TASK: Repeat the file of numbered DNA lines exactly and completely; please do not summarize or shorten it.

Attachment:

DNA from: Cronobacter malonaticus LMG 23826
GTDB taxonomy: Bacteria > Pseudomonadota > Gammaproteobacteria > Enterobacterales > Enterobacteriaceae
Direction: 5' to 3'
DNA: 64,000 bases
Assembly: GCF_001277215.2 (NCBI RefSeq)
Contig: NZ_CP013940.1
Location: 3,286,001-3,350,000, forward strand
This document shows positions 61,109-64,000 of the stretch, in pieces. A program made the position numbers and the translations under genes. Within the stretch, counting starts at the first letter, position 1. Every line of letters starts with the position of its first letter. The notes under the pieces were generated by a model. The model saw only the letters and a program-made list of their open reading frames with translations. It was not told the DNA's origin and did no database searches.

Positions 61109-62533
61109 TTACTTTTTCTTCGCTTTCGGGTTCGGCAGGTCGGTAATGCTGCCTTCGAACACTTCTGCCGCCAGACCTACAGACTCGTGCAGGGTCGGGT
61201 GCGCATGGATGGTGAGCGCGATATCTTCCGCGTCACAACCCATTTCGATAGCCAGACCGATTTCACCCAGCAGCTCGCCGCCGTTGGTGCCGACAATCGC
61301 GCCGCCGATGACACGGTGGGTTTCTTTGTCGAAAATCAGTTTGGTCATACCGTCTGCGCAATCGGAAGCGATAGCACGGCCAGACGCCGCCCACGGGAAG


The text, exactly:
DNA from: Cronobacter malonaticus LMG 23826
GTDB taxonomy: Bacteria > Pseudomonadota > Gammaproteobacteria > Enterobacterales > Enterobacteriaceae
Direction: 5' to 3'
DNA: 64,000 bases
Assembly: GCF_001277215.2 (NCBI RefSeq)
Contig: NZ_CP013940.1
Location: 3,286,001-3,350,000, forward strand
This document shows positions 61,109-64,000 of the stretch, in pieces. A program made the position numbers and the translations under genes. Within the stretch, counting starts at the first letter, position 1. Every line of letters starts with the position of its first letter. The notes under the pieces were generated by a model. The model saw only the letters and a program-made list of their open reading frames with translations. It was not told the DNA's origin and did no database searches.

Positions 61109-62533
61109 TTACTTTTTCTTCGCTTTCGGGTTCGGCAGGTCGGTAATGCTGCCTTCGAACACTTCTGCCGCCAGACCTACAGACTCGTGCAGGGTCGGGT
61201 GCGCATGGATGGTGAGCGCGATATCTTCCGCGTCACAACCCATTTCGATAGCCAGACCGATTTCACCCAGCAGCTCGCCGCCGTTGGTGCCGACAATCGC
61301 GCCGCCGATGACACGGTGGGTTTCTTTGTCGAAAATCAGTTTGGTCATACCGTCTGCGCAATCGGAAGCGATAGCACGGCCAGACGCCGCCCACGGGAAG